The rats are back. The harvests are in and they are looking for a decent source of food and water for the winter. What better than a spacious run with layers’ pellets, fresh vegetable scraps in the morning, and the possibility of bagging two plump one month old chicks.
Mice are around all year but rats are generally seasonal visitors in our run.
“Let’s winter at that cosy cottage down the village,” must be the Rat Master’s cry when the threshers arrive to harvest the corn.
“Yes, but after our annual sojourn in the grain store, we’ll move on before the terriers arrive,” is probably the response. They always arrive now. Even though they don’t get clean towels and all that I would expect from a top class hotel they are gnawing through the chicken house walls to get in.
If I don’t keep up to speed on the killing stakes, the small waves that infiltrate our place quickly become a flood that can easily take over. Past rat invasions have turned winters into a nightmare of rat like bumps in the night and a massive expenditure on poison.
I have a giant bin of rat poison, enough to polish off coach loads of enemies. These are always rats. Why treble your investment when a short sharp shock to the first holidaymakers can do the trick?
Act immediately when you spot the first evidence of rats in the chicken run. Dead or dying rats in the maze of runs beneath the soil tend to turn back the marauding hoards. Rats, like us, prefer not to live in a morgue.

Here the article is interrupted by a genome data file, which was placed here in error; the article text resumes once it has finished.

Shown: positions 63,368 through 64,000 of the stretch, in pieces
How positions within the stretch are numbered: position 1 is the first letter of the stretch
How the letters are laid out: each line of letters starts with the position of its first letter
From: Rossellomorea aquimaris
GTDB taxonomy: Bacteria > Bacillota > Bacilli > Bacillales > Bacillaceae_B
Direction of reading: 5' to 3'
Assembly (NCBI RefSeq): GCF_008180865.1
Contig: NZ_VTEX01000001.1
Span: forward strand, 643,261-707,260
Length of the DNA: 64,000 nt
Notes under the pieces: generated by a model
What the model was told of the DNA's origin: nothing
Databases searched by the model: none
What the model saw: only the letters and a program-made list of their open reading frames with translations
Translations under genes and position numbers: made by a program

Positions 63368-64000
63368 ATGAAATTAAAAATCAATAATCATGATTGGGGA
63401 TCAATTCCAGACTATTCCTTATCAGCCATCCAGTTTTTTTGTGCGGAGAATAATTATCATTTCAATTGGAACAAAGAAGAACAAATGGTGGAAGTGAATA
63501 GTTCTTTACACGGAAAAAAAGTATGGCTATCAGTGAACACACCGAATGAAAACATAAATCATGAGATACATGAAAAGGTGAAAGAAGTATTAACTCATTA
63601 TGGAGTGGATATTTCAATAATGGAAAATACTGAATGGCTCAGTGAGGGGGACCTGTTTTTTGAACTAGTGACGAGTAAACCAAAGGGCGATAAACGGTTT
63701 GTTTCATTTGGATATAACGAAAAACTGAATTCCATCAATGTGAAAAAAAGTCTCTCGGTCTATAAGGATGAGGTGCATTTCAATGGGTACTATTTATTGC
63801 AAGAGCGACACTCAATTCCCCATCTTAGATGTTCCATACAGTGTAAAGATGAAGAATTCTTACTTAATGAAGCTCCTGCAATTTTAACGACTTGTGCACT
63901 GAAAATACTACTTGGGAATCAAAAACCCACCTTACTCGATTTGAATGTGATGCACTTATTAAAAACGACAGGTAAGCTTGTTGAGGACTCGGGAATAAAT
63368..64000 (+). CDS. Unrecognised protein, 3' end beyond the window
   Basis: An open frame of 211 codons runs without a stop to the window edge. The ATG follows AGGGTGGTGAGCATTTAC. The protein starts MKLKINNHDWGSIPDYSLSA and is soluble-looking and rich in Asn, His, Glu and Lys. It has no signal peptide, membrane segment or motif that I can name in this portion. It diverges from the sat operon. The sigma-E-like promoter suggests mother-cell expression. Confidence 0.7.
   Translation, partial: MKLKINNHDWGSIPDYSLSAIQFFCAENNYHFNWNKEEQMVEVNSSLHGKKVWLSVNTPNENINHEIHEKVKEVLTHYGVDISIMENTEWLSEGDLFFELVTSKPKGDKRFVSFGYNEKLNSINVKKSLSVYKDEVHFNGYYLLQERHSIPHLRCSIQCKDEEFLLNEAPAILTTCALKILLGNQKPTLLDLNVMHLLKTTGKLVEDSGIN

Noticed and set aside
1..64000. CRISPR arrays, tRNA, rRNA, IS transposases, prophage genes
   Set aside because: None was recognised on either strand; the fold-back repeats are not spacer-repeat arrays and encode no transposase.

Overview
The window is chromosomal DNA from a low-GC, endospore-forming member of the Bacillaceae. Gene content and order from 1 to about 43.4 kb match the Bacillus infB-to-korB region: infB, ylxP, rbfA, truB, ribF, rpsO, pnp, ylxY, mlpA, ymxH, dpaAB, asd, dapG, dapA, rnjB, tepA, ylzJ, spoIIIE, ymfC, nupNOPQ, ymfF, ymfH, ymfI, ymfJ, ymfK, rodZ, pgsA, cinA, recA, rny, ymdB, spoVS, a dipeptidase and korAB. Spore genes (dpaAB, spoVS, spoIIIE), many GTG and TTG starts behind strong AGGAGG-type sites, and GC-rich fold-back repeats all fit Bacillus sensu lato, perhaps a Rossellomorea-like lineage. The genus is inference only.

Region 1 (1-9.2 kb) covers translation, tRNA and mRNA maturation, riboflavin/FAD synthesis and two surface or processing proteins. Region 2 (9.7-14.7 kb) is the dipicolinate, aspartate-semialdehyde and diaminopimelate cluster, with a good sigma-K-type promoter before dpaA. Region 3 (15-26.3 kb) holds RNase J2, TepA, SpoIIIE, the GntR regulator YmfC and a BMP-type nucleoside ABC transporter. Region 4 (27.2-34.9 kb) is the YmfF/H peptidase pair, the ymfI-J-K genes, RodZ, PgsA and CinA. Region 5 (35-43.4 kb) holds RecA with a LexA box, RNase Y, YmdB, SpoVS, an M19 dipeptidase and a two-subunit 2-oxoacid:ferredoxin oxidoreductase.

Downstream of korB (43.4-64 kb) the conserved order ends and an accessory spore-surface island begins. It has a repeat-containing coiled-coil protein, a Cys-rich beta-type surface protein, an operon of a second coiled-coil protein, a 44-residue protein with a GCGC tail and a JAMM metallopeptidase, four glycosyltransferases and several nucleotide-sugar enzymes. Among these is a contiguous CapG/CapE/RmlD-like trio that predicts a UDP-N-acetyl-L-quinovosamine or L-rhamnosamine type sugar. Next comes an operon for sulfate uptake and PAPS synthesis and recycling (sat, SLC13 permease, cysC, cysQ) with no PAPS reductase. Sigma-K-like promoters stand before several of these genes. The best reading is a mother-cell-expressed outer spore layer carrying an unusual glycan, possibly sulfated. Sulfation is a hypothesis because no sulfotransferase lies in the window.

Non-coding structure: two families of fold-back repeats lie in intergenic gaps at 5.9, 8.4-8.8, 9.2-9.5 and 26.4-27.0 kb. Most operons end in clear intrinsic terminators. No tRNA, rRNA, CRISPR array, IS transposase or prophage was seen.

Evidence of rat winter tourists is pretty obvious. Soft earth indicates that runs are being built. Small front doors appear, generally near the hen house or grain bins. This is when you have to move fast. Rats are canny, living near a good source of food with a nifty underground run for speedy access without traffic lights.
Take great care if you are laying down rat poison in a chicken run. Always wear gloves. I have a special pair of poisoning gloves that live on top of the poison barrel. Always protect your stock. Pour rat poison down through Rattie’s front door(s) and prevent any possibility of a chicken eating the poisoned grain with a heavy brick or tile. The rats are attracted to the poison and so far haven’t twigged that a tasty free meal and an immovable brick over their front door might not constitute a wonderful gift from a mystery admirer.
Mice are pests. They are around all year and can do a lot of damage in the chicken run. Even though the doors are open to the main chicken house they spend weeks trying to gnaw through the wooden walls. This can be accelerated by rats who continue the excavation with meatier jaws and burst through with alarming speed.
Remember that Rats can kill you. They carry the deadly Wiles Disease in their urine. They pee a little all the time. So even if there is no evidence that they are prospective winter residents, always wear gloves (24/7 and all year) when dealing with your chickens, their food and water. It could save your life.
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